Friday, July 06, 2012

The Not-So-Good Old Days

As a lover of history and literature, I have often longed for days gone by. I've dreamed of a time when things seemed simpler, better, and more wholesome. Although I would be loath to give up some of the conveniences of our modern era (does anyone else love running water and electricity?), the thought of a time when the only food available was organic and there were no iPhones has a distinct appeal.

But reading Ecclesiastes shifted my perspective a bit.

Do not say,
"Why is it that the former days 
were better than these?"
For it is not from wisdom 
that you ask about this.
~ Ecclesiastes 7:10 ~ 

Here is what 18th century theologian John Gill had to say about this verse:

"This is a common opinion, that in all ages prevails among men, that former times were better than present ones... Which, if rightly inquired into, or the true knowledge of them could be come at, it would appear that they were no better than the present; and that there were always bad men, and bad things done; frauds, oppressions, and violence, and everything that can be complained of now... [The inquirer should] not arraign the providence of God, and murmur at that, and quarrel with it; as if the distributions of it were unequal, and justice not done in one age as in another."

I find it interesting that glorifying the past is really a way of complaining that God has been better to others than He has to us.

And if "the good old days" were really better, one must assume that the human race has degenerated over time (hence the "not-so-good current days").

This quotation has been attributed to Socrates, and seems remarkably applicable to modern society:

“Our youth now love luxury. They have bad manners, contempt for authority; they show disrespect for their elders and love chatter in place of exercise; they no longer rise when elders enter the room; they contradict their parents, chatter before company; gobble up their food and tyrannize their teachers.”

Man is a fallen creature, and has been since the first sin in the Garden of Eden. Sin is the same now as it was then, and just as much of it is bound up in the human heart. And if doubt lingers, even a brief study of Genesis 19 should dispel it! I'm hard pressed to find a more sordid or sickening display of human depravity than what is recorded in that single chapter of the Bible.

But what about the Victorian era, with its morality and propriety? Or the 1950's, with its happy families and pearl-bedecked housewives? True, evil may be more blatantly displayed in our modern culture than it was then (although that is something that fluctuates by era, as even a brief study of history will reveal -- think of ancient Rome shortly before its fall, or even the Roaring 20's). It seems nothing is hidden now, no matter how inappropriate. But in one sense this is a great blessing.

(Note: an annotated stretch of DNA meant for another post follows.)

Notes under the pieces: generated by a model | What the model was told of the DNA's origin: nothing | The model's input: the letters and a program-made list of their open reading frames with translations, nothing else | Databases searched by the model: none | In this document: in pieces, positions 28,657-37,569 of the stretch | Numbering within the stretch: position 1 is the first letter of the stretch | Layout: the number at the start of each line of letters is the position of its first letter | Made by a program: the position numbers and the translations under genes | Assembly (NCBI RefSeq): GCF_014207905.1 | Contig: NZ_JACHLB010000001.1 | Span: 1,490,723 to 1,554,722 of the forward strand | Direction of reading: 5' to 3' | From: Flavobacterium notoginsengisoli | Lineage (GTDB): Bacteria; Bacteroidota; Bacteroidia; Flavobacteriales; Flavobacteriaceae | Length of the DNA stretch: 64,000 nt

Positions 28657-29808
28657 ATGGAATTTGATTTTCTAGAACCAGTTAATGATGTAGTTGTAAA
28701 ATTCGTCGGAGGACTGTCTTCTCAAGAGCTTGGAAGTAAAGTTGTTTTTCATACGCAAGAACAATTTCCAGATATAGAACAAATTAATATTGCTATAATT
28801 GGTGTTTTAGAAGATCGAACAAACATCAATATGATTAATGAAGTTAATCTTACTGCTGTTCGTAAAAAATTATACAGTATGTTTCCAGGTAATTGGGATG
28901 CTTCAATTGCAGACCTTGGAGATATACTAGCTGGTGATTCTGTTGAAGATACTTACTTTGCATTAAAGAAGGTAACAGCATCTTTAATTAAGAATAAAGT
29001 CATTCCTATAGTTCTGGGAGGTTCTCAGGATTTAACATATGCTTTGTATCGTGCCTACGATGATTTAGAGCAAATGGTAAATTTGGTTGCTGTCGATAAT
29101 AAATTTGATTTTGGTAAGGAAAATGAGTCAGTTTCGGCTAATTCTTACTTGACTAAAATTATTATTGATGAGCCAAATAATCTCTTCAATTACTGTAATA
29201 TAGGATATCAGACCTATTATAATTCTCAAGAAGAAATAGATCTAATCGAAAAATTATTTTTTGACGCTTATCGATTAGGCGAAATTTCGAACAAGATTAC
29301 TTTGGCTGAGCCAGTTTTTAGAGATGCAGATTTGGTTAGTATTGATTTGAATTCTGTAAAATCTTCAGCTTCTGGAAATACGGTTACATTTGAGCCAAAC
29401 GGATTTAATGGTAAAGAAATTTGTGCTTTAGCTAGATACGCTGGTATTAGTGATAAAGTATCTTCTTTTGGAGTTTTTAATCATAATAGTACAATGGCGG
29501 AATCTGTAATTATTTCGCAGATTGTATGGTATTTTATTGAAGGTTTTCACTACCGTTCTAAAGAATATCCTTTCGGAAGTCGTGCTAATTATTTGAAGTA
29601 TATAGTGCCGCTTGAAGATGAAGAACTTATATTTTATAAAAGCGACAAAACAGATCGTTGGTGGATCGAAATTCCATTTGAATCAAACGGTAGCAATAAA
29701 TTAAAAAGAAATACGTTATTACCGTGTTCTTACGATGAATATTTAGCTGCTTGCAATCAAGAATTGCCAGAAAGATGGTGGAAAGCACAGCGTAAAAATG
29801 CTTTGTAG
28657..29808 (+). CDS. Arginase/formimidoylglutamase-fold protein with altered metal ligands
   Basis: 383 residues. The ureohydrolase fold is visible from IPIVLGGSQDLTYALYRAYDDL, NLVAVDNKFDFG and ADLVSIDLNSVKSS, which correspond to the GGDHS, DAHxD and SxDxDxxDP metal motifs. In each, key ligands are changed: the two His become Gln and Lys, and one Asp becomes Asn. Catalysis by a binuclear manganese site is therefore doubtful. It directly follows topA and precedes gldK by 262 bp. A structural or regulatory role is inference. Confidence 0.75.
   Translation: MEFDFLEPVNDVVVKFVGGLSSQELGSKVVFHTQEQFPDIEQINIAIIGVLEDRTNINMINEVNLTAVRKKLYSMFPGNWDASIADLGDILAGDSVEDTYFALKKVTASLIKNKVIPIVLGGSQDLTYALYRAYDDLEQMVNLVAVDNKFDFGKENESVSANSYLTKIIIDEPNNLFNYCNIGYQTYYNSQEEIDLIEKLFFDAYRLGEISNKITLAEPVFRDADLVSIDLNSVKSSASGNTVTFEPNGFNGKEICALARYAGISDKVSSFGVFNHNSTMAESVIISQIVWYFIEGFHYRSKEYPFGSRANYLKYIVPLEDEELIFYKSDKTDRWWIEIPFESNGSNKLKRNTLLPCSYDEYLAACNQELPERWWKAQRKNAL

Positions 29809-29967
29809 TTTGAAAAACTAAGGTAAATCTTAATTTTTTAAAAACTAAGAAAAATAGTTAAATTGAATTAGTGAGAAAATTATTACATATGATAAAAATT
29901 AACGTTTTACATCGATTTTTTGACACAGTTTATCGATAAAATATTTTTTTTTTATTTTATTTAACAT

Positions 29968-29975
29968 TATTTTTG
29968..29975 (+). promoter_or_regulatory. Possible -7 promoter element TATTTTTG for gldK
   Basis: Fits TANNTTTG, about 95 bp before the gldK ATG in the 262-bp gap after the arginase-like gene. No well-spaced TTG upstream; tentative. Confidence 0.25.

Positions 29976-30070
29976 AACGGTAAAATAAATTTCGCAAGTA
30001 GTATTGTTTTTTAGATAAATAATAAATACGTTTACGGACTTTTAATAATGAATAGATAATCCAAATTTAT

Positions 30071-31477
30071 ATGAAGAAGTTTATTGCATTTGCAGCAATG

How can I say that?

When all false social morality is stripped away, how much more does the light of the Gospel shine? The veneer of the Victorian age was just that -- a veneer. There were devout Christians then, just as there are now. But not all of those who followed societal norms of propriety were believers, and that means that their "good behavior" left them in the same place as those today who live in open sin. In human terms, it's actually harder to convince those that live a "good" life that they are dead in their trespasses and sins and are desperately in need of a Savior. Of course, it is the Holy Spirit that convicts the sinner of his sin, and He is no more hampered by our contemporary pop culture than by the Pharisaical "righteousness" of Victorian society.

The distractions of the modern world sometimes seem overwhelming, and I often blame them for my lack of concentration in spiritual matters. It's just so easy to get sidetracked when modern life is a blur of advertising and entertainment! But I ask myself, if I lived a century or two ago, could not the increased struggle for the basic necessities of life be just as much of a distraction? Remembering to keep the fire stoked may have been replaced by watching an episode of House Hunters on Hulu, but no matter how modern or antiquated my occupation, it is my own mind and heart that allows distractions to creep in.

Ultimately, God is sovereign -- which means He controls the society we live in. And His sovereignty over history also means that He has placed me in 2012 instead of 1812 for a reason. If I really trust in His perfect plan, I will not wring our hands over some imaginary utopia of years past. Instead, I will testify of His mercy and grace to those who are lost and dying.